¶20 At the second hearing, which was nearly two years after the first, the undisputed testimony shows that claimant had almost, if not totally, lost the sight in his left eye and that his right eye had become so involved as to be almost useless, and he had but little vision in that eye, and that his condition so far as the left eye was concerned was permanent, and wholly incurable, so that there is no conflict in the evidence whatever as to the changed condition.
¶21 It is urged that the Commission erred in its order attempting to construe the first award and in its finding to the effect that it was clearly the intention of the State Industrial Commission in its order of July 28, 1927, to find that claimant's disability resulting from the injury did not extend beyond 8 weeks and that any other or further disability claimant might have was a result of disease found to exist at and prior to the time of the alleged injury.
¶22 In arriving at this conclusion it is apparent that the Commission reviewed the entire record, including the evidence taken at the first hearing.
¶23 We have carefully examined the entire record and are forced to the conclusion that the Commission is in error in its construction of the former order. It is now well settled in this state that where an employee coming within the provisions of the Workmen's Compensation Act suffers an accidental injury resulting in temporary total disability and also a specific injury, such as the total loss of a hand, foot, or an eye, or a permanent partial impairment thereof, compensation may be awarded for the temporary total disability, and in addition thereto compensation may be awarded for the specific injury, that is, the total permanent loss or partial loss of the specific member. Smith & McDannald v. State Industrial Commission, 133 Okla. 77, 271 P. 142; Thompson v. State Ind. Com., 138 Okla. 166, 280 P. 597; Hazelton Coal Co. v. St. Ind. Com., 141 Okla. 142, 284 P. 302; Kansas City Structural Steel Co. v. Petty, 141 Okla. 155, 284 P. 47.
¶24 In view of these decisions and the uncontradicted evidence at the first hearing to the effect that petitioner's injury was probably only temporary and that a cure would in all probability be effected in six or eight weeks, it is clearly apparent that the Commission intended only to allow for temporary total disability from performing labor by and on account of the injury, leaving for future determination the question of whether or not claimant would permanently lose the sight in his injured eye, either in whole or in part.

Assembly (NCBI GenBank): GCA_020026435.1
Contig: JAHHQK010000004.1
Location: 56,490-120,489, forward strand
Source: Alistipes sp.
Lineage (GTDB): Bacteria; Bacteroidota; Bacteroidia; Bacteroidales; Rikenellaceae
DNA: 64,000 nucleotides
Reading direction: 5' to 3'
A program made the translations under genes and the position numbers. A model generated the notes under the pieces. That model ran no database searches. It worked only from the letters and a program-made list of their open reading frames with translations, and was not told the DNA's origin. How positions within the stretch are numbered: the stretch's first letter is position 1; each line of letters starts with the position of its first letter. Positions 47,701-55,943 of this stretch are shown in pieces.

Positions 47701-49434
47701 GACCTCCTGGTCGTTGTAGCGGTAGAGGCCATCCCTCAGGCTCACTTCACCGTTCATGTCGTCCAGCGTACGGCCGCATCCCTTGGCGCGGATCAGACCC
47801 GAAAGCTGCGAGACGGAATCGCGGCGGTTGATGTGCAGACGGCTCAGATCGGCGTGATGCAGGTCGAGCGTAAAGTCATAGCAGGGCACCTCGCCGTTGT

¶25 The question then arises, what was the condition of claimant's eye at the second hearing? As stated above, the evidence is in no way conflicting on the point of what the condition was. At the former hearing all the evidence was to the effect that a complete cure could and probably would be effected within a few weeks. At the later hearing all the evidence was to the effect that the loss of the use of the left eye was total and that a cure was impossible.
¶26 The next question that arises is whether or not, under the evidence in this case, claimant is entitled to the compensation allowed by law for the total loss of the use of his eye.
¶27 In Summers v. Bendelari, 128 Okla. 243, 262 P. 648, it was held:
"In order to reopen a case and award further compensation upon account of change of condition, the claimant must establish before the Industrial Commission that there has in fact been a change of condition since the original award was made, and further that same was due to the original injury."
¶28 But in Amerada Petroleum Corp. v. Williams, 134 Okla. 177, 272 P. 828, it was held:
"The power and jurisdiction of the State Industrial Commission, under the Workmen's Compensation Law, over each case submitted to it is continuing, and the Commission may, from time to time, make such modification or change of its former findings or orders relating thereto as, in its opinion, may be just; and under section 7296, C. O. S. 1921, the Commission, at any time, upon its own motion or upon the application of any party in interest, may review any award on the ground of a change in conditions, and, on such review, may make an award ending, diminishing, or increasing the compensation previously awarded."